What does it look like to rejoice always? I would posit that this is not about being happy all the time. In fact, there are other places in the Bible where this same word, “Chairo” is translated as “be glad”, but not here. I see this more as a call to reflection, to taking time to process and find joy and then, perhaps, to share it. I think that, knowing full well the trials they are facing, he is encouraging them to find joy in all that they can.
What does it look like to pray without ceasing? Paul uses this same word for “without ceasing” in Romans 1:9 in reference to specific people he is praying for. We see then that this can’t be a literal “constantly”, but rather seems to be explaining a posture, a practice of being always in communication with God about the things that are on our hearts and minds. Prayer is a conversation, an ongoing conversation with God. If we start our days remembering that we are of God, and reminding ourselves of who God is, it seems likely that we will be able to freely access that conversation throughout our day. When we notice something beautiful, we give credit to the creator and allow ourselves space to be awed. When we are challenged by something, we remember that we can ask for help. When we feel the loss of someone missing from our lives, we remember that we are not alone in that loss, and have a companion through it.
What does it look like to give thanks in all circumstances? To take what we are rejoicing in and in communion with God and with others, to give credit where it is due, giving thanks to God. This strengthens our connection to God, and invites us into a posture of gratitude within it.
Paul’s words here are simple and concise, but not tasks that can be taken lightly; he gives them three things they simply can’t do without acknowledging they are beloved creations of God and everyone else is too. In them, they must acknowledge where everything comes from, hear and accept guidance, cling to their Creator, their value and purpose, and be grateful for those who have entered into their realm.
Paul then says, “for this is the will of God in Christ Jesus for you.” I think this is maybe the most important phrase here. He is saying that these are not rules to follow, but that this is what God WILLS for God’s people, this is how God created them (and us) to be, in continuous communication with our Creator, noticing and appreciating the creation around us and the connection we have with all of it.
Paul goes on to encourage the Thessalonians to celebrate and look for opportunities to be guided by the still small voice that is the Spirit living in them, whether in wrestling with the writings and teachings that are challenging to them or distinguishing good from evil.
Paul then blesses the Thessalonians, “May the God of peace himself sanctify you entirely and may your spirit and soul and body be kept sound and blameless at the coming of our Lord Jesus Christ. The one who calls you is faithful and he will do this.” These are beautiful, encouraging words. Our goodness, our worthiness, our blamelessness comes from being a creation of God and our relationship with God as our Creator.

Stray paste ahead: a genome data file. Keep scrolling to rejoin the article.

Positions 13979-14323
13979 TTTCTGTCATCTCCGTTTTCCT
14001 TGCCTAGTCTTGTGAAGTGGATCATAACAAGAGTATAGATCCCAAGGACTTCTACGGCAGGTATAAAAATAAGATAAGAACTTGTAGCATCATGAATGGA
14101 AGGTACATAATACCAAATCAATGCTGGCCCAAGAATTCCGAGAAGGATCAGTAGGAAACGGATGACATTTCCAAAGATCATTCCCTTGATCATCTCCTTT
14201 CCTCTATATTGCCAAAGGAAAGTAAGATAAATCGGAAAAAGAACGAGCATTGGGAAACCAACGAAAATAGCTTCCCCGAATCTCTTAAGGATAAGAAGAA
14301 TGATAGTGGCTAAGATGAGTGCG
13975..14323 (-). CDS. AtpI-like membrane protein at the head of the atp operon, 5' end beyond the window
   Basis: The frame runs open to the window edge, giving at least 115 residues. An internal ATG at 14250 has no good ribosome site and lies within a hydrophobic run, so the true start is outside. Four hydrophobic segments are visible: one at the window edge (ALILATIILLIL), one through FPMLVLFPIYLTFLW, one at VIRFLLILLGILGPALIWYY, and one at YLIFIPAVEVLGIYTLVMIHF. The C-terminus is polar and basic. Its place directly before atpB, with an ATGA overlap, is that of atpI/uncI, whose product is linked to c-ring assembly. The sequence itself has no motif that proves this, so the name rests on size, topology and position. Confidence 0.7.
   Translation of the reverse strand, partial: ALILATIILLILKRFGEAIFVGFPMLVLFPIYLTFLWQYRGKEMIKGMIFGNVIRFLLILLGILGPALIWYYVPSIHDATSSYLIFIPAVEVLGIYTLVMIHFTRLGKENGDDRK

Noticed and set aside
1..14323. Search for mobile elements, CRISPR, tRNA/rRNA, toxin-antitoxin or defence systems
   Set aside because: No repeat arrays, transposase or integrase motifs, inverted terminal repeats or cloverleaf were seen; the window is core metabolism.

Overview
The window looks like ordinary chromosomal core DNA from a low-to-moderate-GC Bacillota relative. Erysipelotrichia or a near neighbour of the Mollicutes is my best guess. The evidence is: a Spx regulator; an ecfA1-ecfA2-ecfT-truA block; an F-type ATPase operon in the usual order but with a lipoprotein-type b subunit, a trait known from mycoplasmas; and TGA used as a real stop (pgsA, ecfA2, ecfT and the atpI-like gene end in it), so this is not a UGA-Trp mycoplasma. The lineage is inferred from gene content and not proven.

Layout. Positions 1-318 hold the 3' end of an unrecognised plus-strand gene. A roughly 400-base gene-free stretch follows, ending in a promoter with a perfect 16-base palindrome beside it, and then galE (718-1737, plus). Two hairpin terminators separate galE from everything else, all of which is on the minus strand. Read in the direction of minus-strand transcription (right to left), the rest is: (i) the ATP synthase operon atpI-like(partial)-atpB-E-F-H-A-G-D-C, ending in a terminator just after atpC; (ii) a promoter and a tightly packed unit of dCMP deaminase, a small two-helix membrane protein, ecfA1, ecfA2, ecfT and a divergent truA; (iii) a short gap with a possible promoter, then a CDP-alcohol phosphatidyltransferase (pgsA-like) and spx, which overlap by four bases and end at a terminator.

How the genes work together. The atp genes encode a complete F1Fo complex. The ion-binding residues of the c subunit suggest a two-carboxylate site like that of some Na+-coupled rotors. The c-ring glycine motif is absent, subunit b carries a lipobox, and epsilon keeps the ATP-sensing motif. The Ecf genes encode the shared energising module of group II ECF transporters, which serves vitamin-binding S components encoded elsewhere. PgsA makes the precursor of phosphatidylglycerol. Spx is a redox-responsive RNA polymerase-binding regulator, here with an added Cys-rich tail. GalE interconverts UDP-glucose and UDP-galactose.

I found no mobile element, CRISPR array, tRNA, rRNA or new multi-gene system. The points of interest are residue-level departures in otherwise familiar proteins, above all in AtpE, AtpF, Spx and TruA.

So what does this mean about our witness as followers of Jesus? For Mary, witnessing meant trusting what seemed impossible and sharing what she knew of God, even when all the pieces didn’t quite make sense. For John the Baptist, it meant wearing camel's hair, eating locusts and wild honey, wandering in the desert, calling for folks to prepare themselves for relationship with God, and baptizing them. As interesting as that sounds, I think I’ll take to heart what Paul is saying here to his friends, the Thessalonians- that being people who draw their value and that of others from being part of God’s creation and investing in being part of God’s community, is their witness. I believe (and it sounds like Paul did too) that God created us to notice, to draw joy, to find hope and to be in continuous communion with God. We don’t have all the answers, but we know the source of those answers and can rest and trust in that. We can find joy when it seems impossible, and we seek more, better and truer relationship with God and with each other.
Paul gave the Thessalonians a gift in this letter, a reminder that it’s in God’s presence and our practicing of that presence that we find what we need. Will we also accept that gift as we journey through Advent? Let us be this kind of witness- Rejoicing Always, Praying without Ceasing, and Giving Thanks in All Circumstances. (Or at least head in that direction…) As we daily face a world with so many things we will never make sense of, let us cling to our Creator and know that we are seen and known. And let us love well those around us and encourage them to do the same. Amen.